In the lead-up to the general election, the Labour Party had clearly signalled that the National Party’s proposed sale of assets was a main focus of its election campaign. We consider that reasonable viewers would have understood that Labour was promoting its own policies leading up to the election, and that the advertisement presented Labour’s views on, and analysis of, National’s policy on asset sales and its implications. We do not consider that, in this context, viewers would have interpreted the word “fact” literally, as indicating an unqualified statement of fact. The comment was transparently an encouragement for viewers to vote for the Labour Party on the basis of its opposition to the proposed asset sales, and well within the limits of acceptability in a robust election campaign, and political expression and debate.
 In addition, we consider that National’s other policies had been covered extensively leading up to the election, so viewers could reasonably be expected to be aware that the sale of assets was not National’s “only” answer to improving New Zealand’s economy. Accordingly, even had the accuracy standard applied, we do not consider that viewers would have been misled. Viewers would have recognised this as robust political argument, typical of pre-election advertising.
 We note that Mr Lloyd argued that the advertisement was misleading and would not be tolerated in commercial business, or when considered in terms of the Fair Trading Act. As outlined above, a high value is placed on political speech, especially during the lead-up to an election, and in our view election campaigning cannot be viewed in the same way as statements made in a commercial context.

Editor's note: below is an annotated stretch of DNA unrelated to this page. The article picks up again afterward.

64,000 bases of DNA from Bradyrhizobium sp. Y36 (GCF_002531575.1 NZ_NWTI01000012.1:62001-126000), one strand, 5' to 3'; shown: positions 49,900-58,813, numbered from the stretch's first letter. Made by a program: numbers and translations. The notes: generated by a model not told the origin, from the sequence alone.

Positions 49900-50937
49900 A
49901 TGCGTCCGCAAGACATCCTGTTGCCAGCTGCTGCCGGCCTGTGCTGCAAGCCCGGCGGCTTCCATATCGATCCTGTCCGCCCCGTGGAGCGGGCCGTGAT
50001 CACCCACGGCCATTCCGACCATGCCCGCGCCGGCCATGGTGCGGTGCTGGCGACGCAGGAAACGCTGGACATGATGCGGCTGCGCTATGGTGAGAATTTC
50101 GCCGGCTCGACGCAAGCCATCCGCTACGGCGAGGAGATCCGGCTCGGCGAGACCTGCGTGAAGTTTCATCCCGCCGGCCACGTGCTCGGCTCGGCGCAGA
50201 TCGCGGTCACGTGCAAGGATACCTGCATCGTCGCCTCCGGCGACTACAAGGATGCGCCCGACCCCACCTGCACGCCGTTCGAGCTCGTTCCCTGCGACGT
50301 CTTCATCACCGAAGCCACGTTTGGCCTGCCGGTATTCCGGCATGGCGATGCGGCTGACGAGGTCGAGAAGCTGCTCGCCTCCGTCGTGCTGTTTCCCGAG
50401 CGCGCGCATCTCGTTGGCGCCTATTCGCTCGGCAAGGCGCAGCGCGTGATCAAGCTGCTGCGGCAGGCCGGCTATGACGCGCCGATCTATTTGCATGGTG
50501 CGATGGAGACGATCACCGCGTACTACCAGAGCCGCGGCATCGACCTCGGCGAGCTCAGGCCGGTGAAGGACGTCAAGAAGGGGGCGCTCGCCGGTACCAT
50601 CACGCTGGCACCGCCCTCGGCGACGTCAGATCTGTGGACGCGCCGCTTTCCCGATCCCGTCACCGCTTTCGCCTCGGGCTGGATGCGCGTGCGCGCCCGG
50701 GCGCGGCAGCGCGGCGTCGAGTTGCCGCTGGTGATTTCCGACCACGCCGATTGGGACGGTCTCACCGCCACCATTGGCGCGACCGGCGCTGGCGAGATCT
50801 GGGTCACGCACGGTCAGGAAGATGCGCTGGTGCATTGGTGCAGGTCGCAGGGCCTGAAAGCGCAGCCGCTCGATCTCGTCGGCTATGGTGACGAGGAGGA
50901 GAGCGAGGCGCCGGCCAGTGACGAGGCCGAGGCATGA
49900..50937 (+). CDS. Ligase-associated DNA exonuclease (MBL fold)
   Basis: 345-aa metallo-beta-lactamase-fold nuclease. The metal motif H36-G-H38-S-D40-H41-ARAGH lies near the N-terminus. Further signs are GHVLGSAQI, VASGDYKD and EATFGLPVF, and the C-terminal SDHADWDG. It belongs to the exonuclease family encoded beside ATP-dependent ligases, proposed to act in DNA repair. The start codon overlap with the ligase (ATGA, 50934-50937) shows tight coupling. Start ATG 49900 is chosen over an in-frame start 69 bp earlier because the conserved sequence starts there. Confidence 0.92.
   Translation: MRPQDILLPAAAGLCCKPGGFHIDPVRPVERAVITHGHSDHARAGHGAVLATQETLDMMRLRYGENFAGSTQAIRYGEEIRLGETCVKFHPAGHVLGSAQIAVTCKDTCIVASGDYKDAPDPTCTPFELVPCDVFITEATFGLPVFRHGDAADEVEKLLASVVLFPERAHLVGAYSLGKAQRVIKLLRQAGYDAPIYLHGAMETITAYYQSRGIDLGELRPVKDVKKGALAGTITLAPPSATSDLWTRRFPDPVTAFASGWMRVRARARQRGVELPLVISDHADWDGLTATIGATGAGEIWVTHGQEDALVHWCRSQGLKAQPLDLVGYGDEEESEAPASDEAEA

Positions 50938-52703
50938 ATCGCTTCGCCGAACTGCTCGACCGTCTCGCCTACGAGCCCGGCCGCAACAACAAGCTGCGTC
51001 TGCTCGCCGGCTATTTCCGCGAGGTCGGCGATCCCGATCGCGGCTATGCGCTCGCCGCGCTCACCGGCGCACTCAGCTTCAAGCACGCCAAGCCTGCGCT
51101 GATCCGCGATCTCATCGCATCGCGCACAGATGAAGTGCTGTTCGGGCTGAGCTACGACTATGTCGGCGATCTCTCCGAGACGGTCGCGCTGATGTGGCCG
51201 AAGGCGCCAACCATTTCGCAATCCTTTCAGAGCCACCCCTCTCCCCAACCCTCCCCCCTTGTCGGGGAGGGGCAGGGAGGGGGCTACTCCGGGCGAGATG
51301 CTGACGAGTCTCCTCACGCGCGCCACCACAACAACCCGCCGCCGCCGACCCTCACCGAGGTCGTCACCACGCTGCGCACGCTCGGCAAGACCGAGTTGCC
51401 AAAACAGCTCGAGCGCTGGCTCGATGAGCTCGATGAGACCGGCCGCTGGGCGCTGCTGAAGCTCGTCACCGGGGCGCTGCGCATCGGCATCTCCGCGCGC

For these reasons, and taking into account the principles outlined above at paragraphs  and , we consider that upholding the complaint would unjustifiably restrict the right of the Labour Party and of the broadcaster to free political expression. Accordingly, we decline to uphold the complaint that the advertisement breached Standard E1 and Standard 5 (accuracy).
For the above reasons the Authority declines to uphold the complaint.
Signed for and on behalf of the Authority
25 November 2011
The following correspondence was received and considered by the Authority when it determined this complaint:
1 Lindsay Lloyd’s formal complaint – 22 November 2011
2 TVWorks’ response to the complaint – 22 November 2011
3 The Labour Party’s response to the complaint – 23 November 2011
4 Mr Lloyd’s final comment – 23 November 2011